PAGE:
Computer fraud costs organizations $1,000 Bn a year. According to Gartner, only 20% of businesses have put in place effective, proactive risk management processes. Are you ready to face this challenge? What if you could boost your risk control, your regulatory compliance and your digital agility?
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Tribune from Philippe Duluc – Director of Bull’s Cybersecurity business
Cyber-security and cyber-space are two concepts that have always been inseparable.In recent years, cyber-space has experienced spectacular growth thanks to the convergence of networks around the Internet and asymmetric encryption which has helped to secure them via certification. Today, profound upheavals in cyber-space are having direct repercussions in terms of security.
Transformations in cyber-space
Internet convergence. Driven by needs, usages and costs, all networks now interconnect with each other via a single IP (Internet Protocol) network. As physical barriers disappear, this massively increases the potential for viruses to spread and for information systems to be hacked. Nowadays the only real barriers are software ones, with all the limitations and the risks that we are all aware of.
Consumerism. Often in response to demands from top people won over by powerful and easy-to-use smartphones mass-market devices are spilling over into the business world. But these kinds of devices do not necessarily incorporate businesses’ security requirements, such as secure management of installed devices or data protection. Imposing them as part of the installed base means depart from corporate security policies.
Breakdown of silos. BYOD (Bring Your Own Device), remote working, diaries that include both personal and business elements… The barriers between personal and profession life are breaking down. And this raises security issues too. What can business do about illicit behaviour or actions that go against internal policies? Legal issues may also be involved. Especially since the protection of personal data can take precedence over that of company assets, as we have seen with the recent changes to European directives in telecommunications.
Outsourcing. At the heart of the Cloud, the virtualization, consolidation and sharing of data processing and storage platforms brings significant benefits. But this also poses important questions, such as where is the data actually located and how resilient is the relevant architecture?
What are the real threats in cyber-space?
With time and technological advances, the era when cyber-space was mainly a playground for hackers and enthusiastic amateurs has gone. Organized gangs of international criminals have established a strong foothold, developing lawless zones and hidden Web sites, used to buy and sell hacking tools, and security loopholes that ISVs are not yet aware of. Certain major trends are currently shaping the evolution of this murky world.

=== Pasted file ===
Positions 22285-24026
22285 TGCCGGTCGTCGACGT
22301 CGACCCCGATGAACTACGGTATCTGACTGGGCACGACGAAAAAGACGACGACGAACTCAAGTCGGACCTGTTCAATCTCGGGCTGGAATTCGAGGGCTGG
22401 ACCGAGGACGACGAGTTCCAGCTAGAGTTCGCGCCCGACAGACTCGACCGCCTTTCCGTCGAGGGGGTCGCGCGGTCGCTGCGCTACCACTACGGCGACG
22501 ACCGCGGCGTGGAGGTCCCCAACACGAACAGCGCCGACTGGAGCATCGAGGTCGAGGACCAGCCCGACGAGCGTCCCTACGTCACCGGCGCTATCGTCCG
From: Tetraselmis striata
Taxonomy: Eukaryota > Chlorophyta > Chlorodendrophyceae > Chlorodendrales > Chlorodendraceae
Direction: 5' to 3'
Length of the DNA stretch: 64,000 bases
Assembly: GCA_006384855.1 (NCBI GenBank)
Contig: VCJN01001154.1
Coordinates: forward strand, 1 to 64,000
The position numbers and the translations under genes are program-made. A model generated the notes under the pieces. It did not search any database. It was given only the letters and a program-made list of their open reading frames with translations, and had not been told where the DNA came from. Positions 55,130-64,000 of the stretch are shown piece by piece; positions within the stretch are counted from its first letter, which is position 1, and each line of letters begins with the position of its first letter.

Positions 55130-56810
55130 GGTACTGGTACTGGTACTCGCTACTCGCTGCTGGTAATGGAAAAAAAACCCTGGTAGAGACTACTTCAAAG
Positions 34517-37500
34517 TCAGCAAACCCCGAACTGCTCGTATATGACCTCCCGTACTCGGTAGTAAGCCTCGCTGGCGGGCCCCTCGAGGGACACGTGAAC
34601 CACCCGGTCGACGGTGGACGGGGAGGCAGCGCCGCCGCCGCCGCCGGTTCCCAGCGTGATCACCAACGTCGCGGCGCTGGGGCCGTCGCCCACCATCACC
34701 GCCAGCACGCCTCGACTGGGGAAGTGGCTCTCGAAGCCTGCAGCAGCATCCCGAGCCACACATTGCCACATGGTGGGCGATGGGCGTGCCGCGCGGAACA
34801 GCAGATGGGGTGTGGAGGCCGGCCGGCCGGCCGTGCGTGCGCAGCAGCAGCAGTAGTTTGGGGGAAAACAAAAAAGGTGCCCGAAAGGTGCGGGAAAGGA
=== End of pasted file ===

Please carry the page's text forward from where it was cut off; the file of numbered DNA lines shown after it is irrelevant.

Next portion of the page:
An unprecedented scale. In recent years, threats have not only grown in speed and size, but also in their complexity and the level of danger they pose. In January 2003, the ‘Slammer’ worm propagated across the whole world in under 10 minutes, infecting over 75,000 Web sites. In 2007 a network of thousands of ‘slave’ PCs (‘zombies’), forming a ‘botnet’, paralyzed the parliamentary e-mail system in Estonia for 12 hours. And in April 2011, over 77 million users of Sony’s PlayStation network were affected by the theft of personal and banking data, with an estimated damage inflicted to Sony amounting to several billion dollars. Various motivations and methods. The term ‘cyber attack’ covers a huge variety of aims and methods: large-scale theft of personal data, motivated by greed; defacing or saturation of infrastructures for ideological reasons (cyber-demonstrations) or malevolent ones (blackmail); theft of sensitive information for strategic or economic ends…
APTs: a new type of threat. A number of recent large-scale, targeted and surreptitious attacks have marked the appearance of a new kind of threat, known as Advanced Persistent Threats (or APTs). These include entities (an enemy government, for example) that have the ability and motivation to repeatedly attack a particular target. Some recent examples include the ‘Titan Rain’ attacks of 2003 (where the US government’s information systems were subject to coordinated attacks, believed to originate from China); Night Dragon in 2007 (aimed at major oil and gas firms); Shady Rat in 2011 (a vast hacking operation that affected numerous Canadian businesses and institutions over several months); and the attack on the French Finance Ministry ahead of the G20 summit in 2011.